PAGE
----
Vela Chronology


1963 October 17 - . 02:37 GMT - . Launch Site: Cape Canaveral. Launch Complex: Cape Canaveral LC13. LV Family: Atlas. Launch Vehicle: Atlas Agena D. LV Configuration: Atlas Agena D 197D / Agena D 1801.
  • Vela 2 - . Payload: Vela 1B. Mass: 220 kg (480 lb). Nation: USA. Agency: USAF. Class: Surveillance. Type: Nuclear detection surveillance satellite. Spacecraft: Vela. USAF Sat Cat: 674 . COSPAR: 1963-039A. Apogee: 116,582 km (72,440 mi). Perigee: 101,081 km (62,808 mi). Inclination: 38.7000 deg. Period: 6,486.20 min. Summary: Space craft engaged in investigation of spaceflight techniques and technology (US Cat A)..
  • Vela 1 - . Payload: Vela 1A. Mass: 220 kg (480 lb). Nation: USA. Agency: USAF. Class: Surveillance. Type: Nuclear detection surveillance satellite. Spacecraft: Vela. USAF Sat Cat: 692 . COSPAR: 1963-039C. Apogee: 116,528 km (72,407 mi). Perigee: 101,925 km (63,333 mi). Inclination: 37.8000 deg. Period: 6,519.60 min. Summary: Space craft engaged in investigation of spaceflight techniques and technology (US Cat A)..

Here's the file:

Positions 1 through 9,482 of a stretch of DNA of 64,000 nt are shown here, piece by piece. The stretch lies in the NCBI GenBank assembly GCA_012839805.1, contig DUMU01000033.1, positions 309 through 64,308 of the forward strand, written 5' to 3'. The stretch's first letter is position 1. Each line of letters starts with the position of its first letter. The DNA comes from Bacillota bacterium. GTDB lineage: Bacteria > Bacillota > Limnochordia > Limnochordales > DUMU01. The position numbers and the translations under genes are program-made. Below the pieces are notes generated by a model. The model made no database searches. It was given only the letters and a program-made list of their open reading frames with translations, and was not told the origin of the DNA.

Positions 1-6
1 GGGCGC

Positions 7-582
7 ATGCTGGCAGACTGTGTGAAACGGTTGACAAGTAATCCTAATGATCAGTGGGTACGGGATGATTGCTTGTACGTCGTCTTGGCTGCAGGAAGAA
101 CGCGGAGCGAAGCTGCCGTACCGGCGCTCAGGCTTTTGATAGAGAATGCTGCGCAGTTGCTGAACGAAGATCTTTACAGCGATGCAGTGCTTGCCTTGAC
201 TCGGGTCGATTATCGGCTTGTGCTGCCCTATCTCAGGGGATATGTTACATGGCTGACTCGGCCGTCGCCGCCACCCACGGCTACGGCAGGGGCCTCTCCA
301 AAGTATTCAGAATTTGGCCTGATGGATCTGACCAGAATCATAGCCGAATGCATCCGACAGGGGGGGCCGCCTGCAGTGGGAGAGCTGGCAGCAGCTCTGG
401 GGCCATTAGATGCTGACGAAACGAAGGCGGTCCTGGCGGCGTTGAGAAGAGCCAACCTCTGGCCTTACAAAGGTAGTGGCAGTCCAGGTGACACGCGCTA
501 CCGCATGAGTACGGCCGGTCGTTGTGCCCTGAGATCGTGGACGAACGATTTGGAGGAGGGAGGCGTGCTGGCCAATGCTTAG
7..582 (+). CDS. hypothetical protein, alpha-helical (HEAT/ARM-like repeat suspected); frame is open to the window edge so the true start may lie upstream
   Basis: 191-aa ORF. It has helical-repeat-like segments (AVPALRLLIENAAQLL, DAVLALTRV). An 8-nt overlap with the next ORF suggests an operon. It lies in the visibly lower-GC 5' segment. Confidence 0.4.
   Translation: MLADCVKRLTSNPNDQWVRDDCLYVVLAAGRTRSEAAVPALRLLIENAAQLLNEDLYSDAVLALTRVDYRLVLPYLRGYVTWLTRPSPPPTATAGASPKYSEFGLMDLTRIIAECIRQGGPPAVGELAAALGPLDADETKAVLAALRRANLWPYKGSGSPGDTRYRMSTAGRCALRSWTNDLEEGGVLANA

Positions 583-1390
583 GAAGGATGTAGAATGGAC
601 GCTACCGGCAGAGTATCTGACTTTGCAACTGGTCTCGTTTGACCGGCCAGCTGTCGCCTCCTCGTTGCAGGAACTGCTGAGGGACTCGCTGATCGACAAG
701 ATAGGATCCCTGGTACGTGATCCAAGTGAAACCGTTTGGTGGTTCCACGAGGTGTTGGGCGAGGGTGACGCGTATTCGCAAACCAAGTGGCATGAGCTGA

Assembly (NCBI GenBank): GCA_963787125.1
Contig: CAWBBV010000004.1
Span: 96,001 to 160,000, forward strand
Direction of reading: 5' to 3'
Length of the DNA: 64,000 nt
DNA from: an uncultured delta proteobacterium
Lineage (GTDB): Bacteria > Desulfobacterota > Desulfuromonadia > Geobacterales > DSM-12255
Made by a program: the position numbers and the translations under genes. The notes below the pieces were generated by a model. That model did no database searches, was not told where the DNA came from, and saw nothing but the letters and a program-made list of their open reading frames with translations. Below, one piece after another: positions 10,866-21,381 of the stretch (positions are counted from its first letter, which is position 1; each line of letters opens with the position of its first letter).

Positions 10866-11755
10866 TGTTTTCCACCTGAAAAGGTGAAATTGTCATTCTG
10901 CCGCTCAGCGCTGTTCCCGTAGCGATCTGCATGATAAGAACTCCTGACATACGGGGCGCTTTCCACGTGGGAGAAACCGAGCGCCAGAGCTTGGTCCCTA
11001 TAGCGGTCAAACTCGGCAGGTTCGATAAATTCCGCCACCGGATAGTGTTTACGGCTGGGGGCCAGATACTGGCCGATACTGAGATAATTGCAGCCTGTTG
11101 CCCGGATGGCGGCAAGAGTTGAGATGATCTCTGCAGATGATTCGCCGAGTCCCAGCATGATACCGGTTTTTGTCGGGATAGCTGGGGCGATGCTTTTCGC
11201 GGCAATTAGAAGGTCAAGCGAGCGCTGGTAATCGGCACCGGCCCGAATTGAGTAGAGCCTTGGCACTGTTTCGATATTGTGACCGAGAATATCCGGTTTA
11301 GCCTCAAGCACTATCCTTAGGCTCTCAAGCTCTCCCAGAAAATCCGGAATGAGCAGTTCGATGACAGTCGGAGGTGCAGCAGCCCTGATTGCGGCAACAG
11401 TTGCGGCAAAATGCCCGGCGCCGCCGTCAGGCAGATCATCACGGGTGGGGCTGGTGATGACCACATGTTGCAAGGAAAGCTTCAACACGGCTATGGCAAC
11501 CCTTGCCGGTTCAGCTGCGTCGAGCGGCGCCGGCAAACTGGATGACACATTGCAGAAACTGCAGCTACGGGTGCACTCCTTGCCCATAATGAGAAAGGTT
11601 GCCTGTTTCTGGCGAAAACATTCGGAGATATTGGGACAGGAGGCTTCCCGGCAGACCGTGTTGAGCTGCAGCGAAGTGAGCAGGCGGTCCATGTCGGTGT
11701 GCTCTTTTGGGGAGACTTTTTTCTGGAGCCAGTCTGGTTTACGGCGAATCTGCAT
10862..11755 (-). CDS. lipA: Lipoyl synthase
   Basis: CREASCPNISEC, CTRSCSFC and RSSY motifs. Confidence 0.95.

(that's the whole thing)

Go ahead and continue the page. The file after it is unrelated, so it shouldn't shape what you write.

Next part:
1964 July 17 - . 08:22 GMT - . Launch Site: Cape Canaveral. Launch Complex: Cape Canaveral LC13. LV Family: Atlas. Launch Vehicle: Atlas Agena D. LV Configuration: Atlas Agena D 216D / Agena D 1802.
  • Vela 3 - . Payload: Vela 2A / OPS 3662. Mass: 220 kg (480 lb). Nation: USA. Agency: USAF. Class: Surveillance. Type: Nuclear detection surveillance satellite. Spacecraft: Vela. USAF Sat Cat: 836 . COSPAR: 1964-040A. Apogee: 104,101 km (64,685 mi). Perigee: 102,500 km (63,600 mi). Inclination: 39.1000 deg. Period: 6,024.80 min. Summary: Space craft engaged in investigation of spaceflight techniques and technology (US Cat A)..